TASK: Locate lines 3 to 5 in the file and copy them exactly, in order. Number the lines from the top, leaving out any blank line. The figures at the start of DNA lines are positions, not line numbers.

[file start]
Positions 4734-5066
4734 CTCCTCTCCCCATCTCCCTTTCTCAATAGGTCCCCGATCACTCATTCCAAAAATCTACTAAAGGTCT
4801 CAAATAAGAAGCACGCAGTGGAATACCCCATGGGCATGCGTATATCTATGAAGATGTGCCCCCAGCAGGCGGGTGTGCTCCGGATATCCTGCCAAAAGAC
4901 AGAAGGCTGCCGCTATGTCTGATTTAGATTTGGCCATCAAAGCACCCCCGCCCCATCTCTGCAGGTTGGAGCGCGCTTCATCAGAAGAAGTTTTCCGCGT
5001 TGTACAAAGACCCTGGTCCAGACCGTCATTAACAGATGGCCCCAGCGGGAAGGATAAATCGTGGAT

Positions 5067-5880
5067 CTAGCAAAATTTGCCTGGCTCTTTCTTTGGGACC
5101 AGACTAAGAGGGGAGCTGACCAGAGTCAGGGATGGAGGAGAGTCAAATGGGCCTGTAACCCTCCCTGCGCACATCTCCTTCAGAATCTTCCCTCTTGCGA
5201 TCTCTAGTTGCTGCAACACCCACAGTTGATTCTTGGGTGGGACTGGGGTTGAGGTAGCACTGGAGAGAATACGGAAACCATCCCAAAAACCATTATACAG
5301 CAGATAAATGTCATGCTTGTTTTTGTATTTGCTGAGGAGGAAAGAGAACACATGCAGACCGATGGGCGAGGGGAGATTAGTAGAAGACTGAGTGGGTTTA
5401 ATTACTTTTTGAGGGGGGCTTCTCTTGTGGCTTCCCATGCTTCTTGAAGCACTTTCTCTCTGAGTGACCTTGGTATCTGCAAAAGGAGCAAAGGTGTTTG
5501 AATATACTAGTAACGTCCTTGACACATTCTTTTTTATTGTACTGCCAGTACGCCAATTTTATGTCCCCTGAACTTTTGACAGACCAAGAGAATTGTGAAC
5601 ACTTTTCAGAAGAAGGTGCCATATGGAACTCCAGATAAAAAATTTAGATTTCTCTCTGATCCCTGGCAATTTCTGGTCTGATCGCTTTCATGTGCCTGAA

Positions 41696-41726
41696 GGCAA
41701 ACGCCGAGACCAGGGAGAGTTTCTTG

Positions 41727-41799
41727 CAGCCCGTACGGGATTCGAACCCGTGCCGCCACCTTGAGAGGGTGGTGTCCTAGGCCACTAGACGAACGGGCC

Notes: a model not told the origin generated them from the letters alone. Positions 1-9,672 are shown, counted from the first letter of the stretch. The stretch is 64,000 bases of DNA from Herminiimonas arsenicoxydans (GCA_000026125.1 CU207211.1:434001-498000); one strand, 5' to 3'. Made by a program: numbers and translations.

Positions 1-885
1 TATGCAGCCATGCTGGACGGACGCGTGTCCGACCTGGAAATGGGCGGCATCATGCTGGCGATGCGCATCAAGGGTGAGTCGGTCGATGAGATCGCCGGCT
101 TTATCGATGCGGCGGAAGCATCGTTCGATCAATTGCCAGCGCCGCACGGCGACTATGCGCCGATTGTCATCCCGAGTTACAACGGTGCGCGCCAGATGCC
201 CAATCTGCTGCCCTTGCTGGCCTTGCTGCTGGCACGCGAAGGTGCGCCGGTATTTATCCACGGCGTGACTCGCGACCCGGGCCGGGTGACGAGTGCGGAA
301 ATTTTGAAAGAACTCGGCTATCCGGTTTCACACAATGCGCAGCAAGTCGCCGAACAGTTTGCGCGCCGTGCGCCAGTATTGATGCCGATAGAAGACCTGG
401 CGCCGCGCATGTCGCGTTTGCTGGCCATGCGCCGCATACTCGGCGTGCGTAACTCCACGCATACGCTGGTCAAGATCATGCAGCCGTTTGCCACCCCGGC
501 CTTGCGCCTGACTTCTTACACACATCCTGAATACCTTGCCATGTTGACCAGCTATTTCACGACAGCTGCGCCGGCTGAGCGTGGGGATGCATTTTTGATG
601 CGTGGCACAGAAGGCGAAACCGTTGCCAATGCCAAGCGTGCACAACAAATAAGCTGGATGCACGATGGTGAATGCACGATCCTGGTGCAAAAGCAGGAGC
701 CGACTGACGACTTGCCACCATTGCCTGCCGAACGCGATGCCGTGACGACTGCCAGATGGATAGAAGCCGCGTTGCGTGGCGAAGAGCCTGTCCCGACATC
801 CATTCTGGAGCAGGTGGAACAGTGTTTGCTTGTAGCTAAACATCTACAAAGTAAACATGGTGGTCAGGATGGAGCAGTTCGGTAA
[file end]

4801 CAAATAAGAAGCACGCAGTGGAATACCCCATGGGCATGCGTATATCTATGAAGATGTGCCCCCAGCAGGCGGGTGTGCTCCGGATATCCTGCCAAAAGAC
4901 AGAAGGCTGCCGCTATGTCTGATTTAGATTTGGCCATCAAAGCACCCCCGCCCCATCTCTGCAGGTTGGAGCGCGCTTCATCAGAAGAAGTTTTCCGCGT
5001 TGTACAAAGACCCTGGTCCAGACCGTCATTAACAGATGGCCCCAGCGGGAAGGATAAATCGTGGAT